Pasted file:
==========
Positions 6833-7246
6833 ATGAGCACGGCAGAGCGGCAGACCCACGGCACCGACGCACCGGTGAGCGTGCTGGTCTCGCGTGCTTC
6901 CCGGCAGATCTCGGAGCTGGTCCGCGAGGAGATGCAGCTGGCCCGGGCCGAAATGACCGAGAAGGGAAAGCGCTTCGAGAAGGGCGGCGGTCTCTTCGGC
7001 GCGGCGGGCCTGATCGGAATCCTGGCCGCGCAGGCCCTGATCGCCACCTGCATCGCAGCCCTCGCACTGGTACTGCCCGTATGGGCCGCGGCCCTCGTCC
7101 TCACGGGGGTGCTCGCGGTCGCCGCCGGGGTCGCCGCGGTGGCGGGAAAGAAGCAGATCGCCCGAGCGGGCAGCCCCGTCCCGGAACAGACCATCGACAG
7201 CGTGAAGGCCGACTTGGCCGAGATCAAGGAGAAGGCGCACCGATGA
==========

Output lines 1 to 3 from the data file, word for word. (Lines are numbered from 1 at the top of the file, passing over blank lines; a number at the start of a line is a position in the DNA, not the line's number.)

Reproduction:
Positions 6833-7246
6833 ATGAGCACGGCAGAGCGGCAGACCCACGGCACCGACGCACCGGTGAGCGTGCTGGTCTCGCGTGCTTC
6901 CCGGCAGATCTCGGAGCTGGTCCGCGAGGAGATGCAGCTGGCCCGGGCCGAAATGACCGAGAAGGGAAAGCGCTTCGAGAAGGGCGGCGGTCTCTTCGGC